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referential concepts of poetry/literature, or of art, therefore, are inadequate for doing justice to the fantastic. This is the second basic problem with Todorov's theory. The success of a fantastic story depends on how the experience which it provokes relates to the general experience which the audience has of nature and the world, and the world has been a very problematic context of experience in the period in which fantastic stories have appeared and still appear. "Nature" does make (discontinuous) jumps, and the permutations are fascinating because they are frightening, not just playful. III It is helpful to pay a little more attention to self-referentiality when discussing myths and fantastic stories because it is one of "our" scientific concepts and a problematic one. Frege said that "poetry" had "meaning" (Sinn) but no referent (Bedeutung)." He wanted to clarify the nature of the predication "true" in an attempt to find out when it could be used. He said that it could not be used in reference to anything bodily given or to works of art; its sole legitimate use was in assertions (Behauptungssaetze). In "poetry," he said, we have "illusory proper names" not real proper names; and sentences with illusory (Scheineigennamen), names, such as "Scylla" or "Tell," are neither true nor false; proper as a result, poetry is neither true nor false (40f). Self-referentiality is an idea based on, or relatable to, Frege's concept of "poetry." The problem with this concept is that Frege subsumed under it also mythic stories, myths, and he did not tell how it could be known that a name was an illusory proper name or a real one. Was "Athena" an illusory proper name for the original audience of the Homeric songs? The term myth comes in handy in answering this question. The enlightened outsider can say: Yes, it was, but "they" did not know this. The problems with this kind of answer have been much discussed.'2 He who knows must be an outsider but how can an outsider really know? Moreover, how is it possible to have an experience outside a world; how can an experience be an experience if not in terms of some world? If we admit that "poetry" is self-referential we must exclude from poetry all true stories, that is, stories which are known to have referents. Myths are true stories for those who so believe them. But are myths to be referred, therefore, to the realm of (scientific) assertions? Now it so happens that myths ought to be considered outside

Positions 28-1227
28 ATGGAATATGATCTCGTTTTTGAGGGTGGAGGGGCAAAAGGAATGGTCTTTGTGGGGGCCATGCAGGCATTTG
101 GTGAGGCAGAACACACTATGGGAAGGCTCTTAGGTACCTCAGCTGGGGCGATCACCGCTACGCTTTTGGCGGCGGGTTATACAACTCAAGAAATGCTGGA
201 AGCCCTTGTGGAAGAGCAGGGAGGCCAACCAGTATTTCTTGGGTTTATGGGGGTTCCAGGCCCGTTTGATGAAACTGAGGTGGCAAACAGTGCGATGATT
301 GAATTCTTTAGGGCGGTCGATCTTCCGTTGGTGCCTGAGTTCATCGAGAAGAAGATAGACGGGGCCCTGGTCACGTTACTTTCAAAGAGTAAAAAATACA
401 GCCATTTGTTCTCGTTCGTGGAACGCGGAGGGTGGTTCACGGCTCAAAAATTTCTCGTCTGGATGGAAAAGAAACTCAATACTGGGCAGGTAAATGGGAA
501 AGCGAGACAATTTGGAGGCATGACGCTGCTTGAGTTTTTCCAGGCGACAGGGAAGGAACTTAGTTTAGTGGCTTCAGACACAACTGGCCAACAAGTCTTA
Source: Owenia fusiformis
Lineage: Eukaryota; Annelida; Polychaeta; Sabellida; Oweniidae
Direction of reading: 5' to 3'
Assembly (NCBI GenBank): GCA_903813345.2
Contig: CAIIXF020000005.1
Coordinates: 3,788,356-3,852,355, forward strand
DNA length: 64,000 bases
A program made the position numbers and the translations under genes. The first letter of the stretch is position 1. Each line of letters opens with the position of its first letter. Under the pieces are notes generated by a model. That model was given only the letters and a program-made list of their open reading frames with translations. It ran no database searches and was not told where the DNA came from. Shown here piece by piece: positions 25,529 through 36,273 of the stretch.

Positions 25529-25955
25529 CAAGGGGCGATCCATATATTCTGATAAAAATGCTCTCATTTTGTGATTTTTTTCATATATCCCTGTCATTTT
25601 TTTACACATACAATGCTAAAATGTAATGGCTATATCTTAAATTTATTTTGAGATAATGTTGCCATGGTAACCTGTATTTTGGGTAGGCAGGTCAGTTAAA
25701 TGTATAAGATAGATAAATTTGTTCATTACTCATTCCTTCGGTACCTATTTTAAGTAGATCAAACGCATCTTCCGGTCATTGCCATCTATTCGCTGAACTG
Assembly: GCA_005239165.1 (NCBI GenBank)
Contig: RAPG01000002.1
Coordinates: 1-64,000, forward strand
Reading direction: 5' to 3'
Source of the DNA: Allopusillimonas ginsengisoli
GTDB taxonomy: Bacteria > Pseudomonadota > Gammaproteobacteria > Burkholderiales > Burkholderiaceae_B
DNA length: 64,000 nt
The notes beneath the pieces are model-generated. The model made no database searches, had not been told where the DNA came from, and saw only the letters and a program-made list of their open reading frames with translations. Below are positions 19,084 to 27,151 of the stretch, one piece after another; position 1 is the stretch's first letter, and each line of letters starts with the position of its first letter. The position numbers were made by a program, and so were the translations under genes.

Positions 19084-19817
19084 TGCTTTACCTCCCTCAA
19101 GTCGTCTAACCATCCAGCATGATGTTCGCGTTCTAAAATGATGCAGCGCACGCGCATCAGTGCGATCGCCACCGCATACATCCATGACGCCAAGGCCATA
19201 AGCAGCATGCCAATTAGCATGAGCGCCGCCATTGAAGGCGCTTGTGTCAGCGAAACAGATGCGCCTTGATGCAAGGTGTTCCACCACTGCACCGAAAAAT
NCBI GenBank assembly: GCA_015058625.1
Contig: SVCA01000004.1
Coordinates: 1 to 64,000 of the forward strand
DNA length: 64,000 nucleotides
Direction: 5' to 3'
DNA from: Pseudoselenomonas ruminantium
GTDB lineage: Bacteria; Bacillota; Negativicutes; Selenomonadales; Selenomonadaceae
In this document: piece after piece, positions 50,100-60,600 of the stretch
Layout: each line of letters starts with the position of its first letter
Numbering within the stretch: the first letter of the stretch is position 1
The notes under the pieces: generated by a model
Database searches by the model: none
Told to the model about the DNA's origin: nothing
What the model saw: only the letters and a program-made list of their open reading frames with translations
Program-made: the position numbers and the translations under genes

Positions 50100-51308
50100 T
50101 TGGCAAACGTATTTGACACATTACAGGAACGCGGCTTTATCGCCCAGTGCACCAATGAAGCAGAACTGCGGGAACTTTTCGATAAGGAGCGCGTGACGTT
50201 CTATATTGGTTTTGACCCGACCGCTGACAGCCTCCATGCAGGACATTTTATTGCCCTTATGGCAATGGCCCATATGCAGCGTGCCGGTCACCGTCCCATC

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Frege's scheme even in terms of his own thought. Gabriel has pointed out that Frege in fact had a treble distinction in mind: science, and poetry. The difference pragmatic language (Gebrauchssprache), between science and pragmatic language is twofold: science uses words with one referent only, it is a system, whereas pragmatic language has words with several referents; it is used, however, in some pragmatic context which can ensure that the word has only one referent.'3 The predication "true" is only legitimate as far as assertions are concerned (whether scientific or pragmatic), and the property "asserted/nonasserted" pertains to the way in which texts are considered (Auffassung), not to the texts themselves. Sentences of science are consideredassertive, sentences of poetry are considered nonassertive (xix). This applies conversely as well: nonassertively considered texts are only valid as "poetry" (xx). Gabriel himself mentions that Frege's concept of "poetry" is problematic because "poetry" may have a truth different from the truth of science (xx). But he does not even suggest that some works called by Frege "poetic" in fact are "pragmatic." If we consider this we can conclude that Frege's concept of "poetry" needs to be dissolved or rather replaced by three basic terms: myth, fantasy, and (lyric) poetry. For the works that Frege had in mind could be so classified. And if we include "pragmatic language," we can distinguish between "true story" (and its inverse, "deceitful story"), "fantasy," and "(lyric) poetry." Myths, to repeat, are true stories for those who so believe them. They are asserted and so considered. The widest circumference of the pragmatic context is the world shared by the people who assert a given story to be true; the pragmatic context ensures, therefore, not only that a name has a single referent on a given occasion but also that it does have one. This holds true, it seems to me, of all true stories, including enigmatic ones. If we bracket lyric poetry, as nonstorical verbal works, we can say that Frege's "poetry" should be replaced by "fantasy," and his "pragmatic language" should be introduced to include, among others, all true stories, whether we call some "myths" and others "histories." Myths cannot be called, therefore, self-referential. But this is not all. Even fantastic fantasies are more than selfreferential. The idea of self-referentiality was propagated, among others, by Mukarovsky, who equated with one another the poetic and the aesthetic and argued that the "aesthetic function" was "an omnipresent dialectical negation of the three functions of language"